Recently a former NFL player, Bubba Smith, was the 90th NFL athlete to be diagnosed with Chronic Traumatic Encephalopathy—also known as C.T.E.—after his death at age 66.

For those who aren’t aware of C.T.E. and this diagnosis, the disease cannot be determined until after a person’s death. Because of the rising number of head injuries and players diagnosed with C.T.E., more and more athletes are vowing to donate their brains to science in an effort to learn more about this degenerative brain disease.

However, the issue itself lays with the constant risk for athletes, specifically football players. Continuous injury to the head can lead to traumatic brain injury.

Early symptoms start mild and may seem unnoticeable to outsiders but the severity can change rapidly.

According to research, the progression of C.T.E. can be categorized into 4 stages:

  1. Headaches, loss of attention, lack of concentration, increased aggressiveness, and for some, short-term memory loss.
  2. Mood swings, increased headache, impulsivity, depression, and short-term memory loss.
  3. Memory loss, cognitive impairment, depression, inability to make decisions, and disorientation.
  4. Severe memory loss and cognitive issues, depression, language difficulties, and in many cases dementia or Parkinson-like physical impairments.

All of these things result from repeated head injuries that could have been prevented.

Serious head injuries do not discriminate—whether you’re male or female, young or old, a long-time athlete or newcomer, anyone can get one. If it happens often enough, you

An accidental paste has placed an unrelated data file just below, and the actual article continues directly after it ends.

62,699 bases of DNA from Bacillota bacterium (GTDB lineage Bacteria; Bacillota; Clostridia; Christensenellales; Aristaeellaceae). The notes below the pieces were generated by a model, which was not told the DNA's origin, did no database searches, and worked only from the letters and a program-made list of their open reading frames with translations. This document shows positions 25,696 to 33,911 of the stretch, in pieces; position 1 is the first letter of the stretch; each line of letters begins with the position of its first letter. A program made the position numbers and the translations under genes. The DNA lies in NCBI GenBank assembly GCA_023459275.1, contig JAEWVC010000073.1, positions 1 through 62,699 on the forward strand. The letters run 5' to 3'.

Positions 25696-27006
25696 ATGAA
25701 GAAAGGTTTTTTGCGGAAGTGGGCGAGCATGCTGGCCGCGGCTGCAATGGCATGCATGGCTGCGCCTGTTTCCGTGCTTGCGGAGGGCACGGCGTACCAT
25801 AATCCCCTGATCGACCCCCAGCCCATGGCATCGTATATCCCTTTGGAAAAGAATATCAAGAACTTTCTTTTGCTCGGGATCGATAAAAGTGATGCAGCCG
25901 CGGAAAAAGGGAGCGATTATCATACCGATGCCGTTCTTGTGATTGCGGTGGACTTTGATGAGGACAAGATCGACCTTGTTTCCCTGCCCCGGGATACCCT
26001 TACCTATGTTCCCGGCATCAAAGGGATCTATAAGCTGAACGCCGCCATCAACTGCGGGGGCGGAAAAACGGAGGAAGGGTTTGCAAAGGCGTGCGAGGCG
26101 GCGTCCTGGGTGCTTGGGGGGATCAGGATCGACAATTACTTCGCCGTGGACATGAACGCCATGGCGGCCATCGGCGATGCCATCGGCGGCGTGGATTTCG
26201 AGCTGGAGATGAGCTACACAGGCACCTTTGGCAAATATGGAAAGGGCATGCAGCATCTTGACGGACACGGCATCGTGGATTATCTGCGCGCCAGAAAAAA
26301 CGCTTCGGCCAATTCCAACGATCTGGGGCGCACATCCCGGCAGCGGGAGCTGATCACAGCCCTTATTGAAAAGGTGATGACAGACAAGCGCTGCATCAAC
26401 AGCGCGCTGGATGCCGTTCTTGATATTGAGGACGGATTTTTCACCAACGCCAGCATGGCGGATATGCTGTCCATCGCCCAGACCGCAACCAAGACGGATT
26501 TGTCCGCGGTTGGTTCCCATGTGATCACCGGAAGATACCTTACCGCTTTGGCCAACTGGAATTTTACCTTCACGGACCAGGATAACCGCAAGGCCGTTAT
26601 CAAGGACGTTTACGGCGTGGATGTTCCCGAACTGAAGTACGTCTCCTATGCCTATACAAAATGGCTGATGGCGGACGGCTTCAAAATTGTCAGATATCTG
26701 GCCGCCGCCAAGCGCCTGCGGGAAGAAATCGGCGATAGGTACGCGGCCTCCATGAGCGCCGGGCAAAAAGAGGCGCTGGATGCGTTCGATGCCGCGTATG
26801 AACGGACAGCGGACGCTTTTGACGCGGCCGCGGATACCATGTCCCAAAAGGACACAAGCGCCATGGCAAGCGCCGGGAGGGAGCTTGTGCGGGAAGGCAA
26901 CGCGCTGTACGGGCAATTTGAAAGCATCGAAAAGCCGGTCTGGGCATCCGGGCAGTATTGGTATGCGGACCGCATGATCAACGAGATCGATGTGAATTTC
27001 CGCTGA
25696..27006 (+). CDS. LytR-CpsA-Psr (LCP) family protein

If we cannot protect our professional athletes and find a way to prevent severe head injuries in sports, how can we protect our young athletes?

The answer is simple: mandate head injury education and make parents, players and coaches aware of the potentially grave outcome these injuries can have.

Head injuries will not stop unless the name of the game has changed, or American football is discontinued. While I can’t see it coming to a stop any time soon, it is possible for a change in how the game is played.

Whether it is flag football, touch football or new tackling systems, change will come for this sport.

If I were the decision-maker for athletics, I would make every single coach, parent, and player participate in a mandatory weeklong course on head injuries. After attending, they can then make the decision of if they still want to play.

As a parent of three beautiful, healthy children and as a personal injury lawyer, I cannot imagine the risk of lifetime injuries would outweigh playing football for a few years.

As your Ohio catastrophic injury attorney, I will be there for you and I’ll Make Them Pay!® 

Author: Tim Misny | For over four decades, personal injury lawyer Tim Misny has represented the injured victim in in birth injurymedical malpractice, and catastrophic injury/wrongful death cases, serving “ClevelandAkron/CantonColumbusDayton and neighboring communities.” You can reach Tim by email at or call at 1 (877) 944-4373.

Article Name
Former NFL Player Bubba Smith is 90th C.T.E. Victim
Former NFL player Bubba Smith was recently listed as the 90th professional football player to be diagnosed post-mortem with C.T.E., a rare but increasing brain disease most typically seen in athletes of high-risk contact sports.
Catastrophic Injuries